Wisdom of Two Crowds: Misinformation Moderation on Reddit and How to Improve this Process---A Case Study of COVID-19

news image

Past work has explored various ways for online platforms to leverage crowd wisdom for misinformation detection and moderation. Yet, platforms often relegate governance to their communities, and limited research has been done from the perspective of these communities and their moderators. How is misinformation currently moderated in online communities that are heavily self-governed? What role does the crowd play in this process, and how can this process be improved? In this study, we answer these questions through semi-structured interviews with Reddit moderators. We focus on a case study of COVID-19 misinformation. First, our analysis identifies a general moderation workflow model which encompasses various processes adopted by participants for handling COVID-19 misinformation. Further, we show that the moderation workflow revolves around three elements: content facticity, user intent, and perceived harm. Next, our interviews also reveal that Reddit moderators rely on two types of crowd wisdom for misinformation detection. Almost all participants are heavily reliant on reports from crowds of ordinary users to identify potential misinformation. A second crowd--participants' own moderation teams and expert moderators of other communities--provide support when participants encounter difficult, ambiguous cases. Finally, we use design probes to better understand how different types of crowd signals---from ordinary users and moderators---readily available on Reddit can assist moderators with identifying misinformation. We observe that nearly half of all participants preferred these cues over labels from expert fact-checkers because these cues can help them discern user intent. Additionally, a quarter of the participants distrust professional fact-checkers, raising important concerns about misinformation moderation.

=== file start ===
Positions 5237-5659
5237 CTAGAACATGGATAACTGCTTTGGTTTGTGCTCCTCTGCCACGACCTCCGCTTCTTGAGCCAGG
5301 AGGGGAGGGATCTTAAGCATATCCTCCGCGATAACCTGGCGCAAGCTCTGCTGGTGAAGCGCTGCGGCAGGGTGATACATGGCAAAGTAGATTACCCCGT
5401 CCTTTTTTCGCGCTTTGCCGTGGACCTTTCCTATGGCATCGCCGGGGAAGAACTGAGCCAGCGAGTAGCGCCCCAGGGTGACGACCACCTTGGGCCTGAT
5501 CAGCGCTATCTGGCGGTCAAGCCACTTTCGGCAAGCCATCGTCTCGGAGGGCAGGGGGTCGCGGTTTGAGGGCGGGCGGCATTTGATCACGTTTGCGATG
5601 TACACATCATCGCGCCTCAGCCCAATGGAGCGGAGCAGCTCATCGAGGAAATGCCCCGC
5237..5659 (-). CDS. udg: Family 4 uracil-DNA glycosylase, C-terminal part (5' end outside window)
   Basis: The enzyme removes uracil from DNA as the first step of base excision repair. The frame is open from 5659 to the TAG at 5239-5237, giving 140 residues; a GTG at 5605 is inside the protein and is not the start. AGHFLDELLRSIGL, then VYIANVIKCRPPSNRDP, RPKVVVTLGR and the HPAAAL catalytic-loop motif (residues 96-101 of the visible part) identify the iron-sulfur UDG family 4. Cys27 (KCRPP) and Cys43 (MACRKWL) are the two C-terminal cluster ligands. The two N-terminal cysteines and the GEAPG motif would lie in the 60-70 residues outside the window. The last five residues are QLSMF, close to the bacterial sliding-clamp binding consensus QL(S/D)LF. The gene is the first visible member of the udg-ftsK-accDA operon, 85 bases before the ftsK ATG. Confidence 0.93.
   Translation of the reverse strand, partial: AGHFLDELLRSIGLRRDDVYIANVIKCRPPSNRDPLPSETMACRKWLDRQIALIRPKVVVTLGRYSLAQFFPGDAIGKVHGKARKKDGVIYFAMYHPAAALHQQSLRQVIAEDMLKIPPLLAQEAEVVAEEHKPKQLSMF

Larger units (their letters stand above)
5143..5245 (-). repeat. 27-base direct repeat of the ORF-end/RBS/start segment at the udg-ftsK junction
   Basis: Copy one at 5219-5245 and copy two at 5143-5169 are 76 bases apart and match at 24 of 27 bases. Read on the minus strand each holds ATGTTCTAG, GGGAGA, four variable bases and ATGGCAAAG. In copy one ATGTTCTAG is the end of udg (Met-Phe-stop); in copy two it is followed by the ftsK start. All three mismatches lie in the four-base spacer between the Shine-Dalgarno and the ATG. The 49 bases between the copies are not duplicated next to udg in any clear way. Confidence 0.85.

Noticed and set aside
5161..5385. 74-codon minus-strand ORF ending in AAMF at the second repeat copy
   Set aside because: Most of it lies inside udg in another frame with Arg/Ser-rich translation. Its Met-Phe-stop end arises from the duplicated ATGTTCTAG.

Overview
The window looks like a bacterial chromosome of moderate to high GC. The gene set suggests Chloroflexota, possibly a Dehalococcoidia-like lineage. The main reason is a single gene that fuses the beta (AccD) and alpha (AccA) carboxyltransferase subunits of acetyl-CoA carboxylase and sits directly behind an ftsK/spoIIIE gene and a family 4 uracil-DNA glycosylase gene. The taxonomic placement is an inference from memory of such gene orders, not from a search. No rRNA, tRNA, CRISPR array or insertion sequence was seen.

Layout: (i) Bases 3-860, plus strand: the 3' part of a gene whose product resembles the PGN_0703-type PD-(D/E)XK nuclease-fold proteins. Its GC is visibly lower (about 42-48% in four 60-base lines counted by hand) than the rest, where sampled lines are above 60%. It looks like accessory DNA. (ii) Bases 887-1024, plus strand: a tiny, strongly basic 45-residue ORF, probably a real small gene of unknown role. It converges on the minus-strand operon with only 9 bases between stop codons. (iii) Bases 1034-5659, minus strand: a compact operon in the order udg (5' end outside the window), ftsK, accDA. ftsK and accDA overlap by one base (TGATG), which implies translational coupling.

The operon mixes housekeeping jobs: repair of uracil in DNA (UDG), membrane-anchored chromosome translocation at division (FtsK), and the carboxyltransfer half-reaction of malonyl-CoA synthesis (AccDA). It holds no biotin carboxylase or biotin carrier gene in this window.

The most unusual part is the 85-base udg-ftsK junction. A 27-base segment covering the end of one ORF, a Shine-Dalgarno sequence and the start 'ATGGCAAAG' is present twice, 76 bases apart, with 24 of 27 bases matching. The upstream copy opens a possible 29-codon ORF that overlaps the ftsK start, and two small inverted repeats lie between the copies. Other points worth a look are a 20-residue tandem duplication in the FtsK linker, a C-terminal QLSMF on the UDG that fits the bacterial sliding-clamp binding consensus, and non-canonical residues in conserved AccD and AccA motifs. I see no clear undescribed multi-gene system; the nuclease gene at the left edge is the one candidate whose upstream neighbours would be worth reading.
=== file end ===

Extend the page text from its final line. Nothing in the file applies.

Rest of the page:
Proceedings of the ACM on Human-Computer Interaction, Volume 7, Issue CSCW1, Article No.: 155, pp. 1–33

Access the paper here: https://doi.org/10.1145/3579631

— Lia Bozarth, Jane Im, Christopher Quarles, Ceren Budak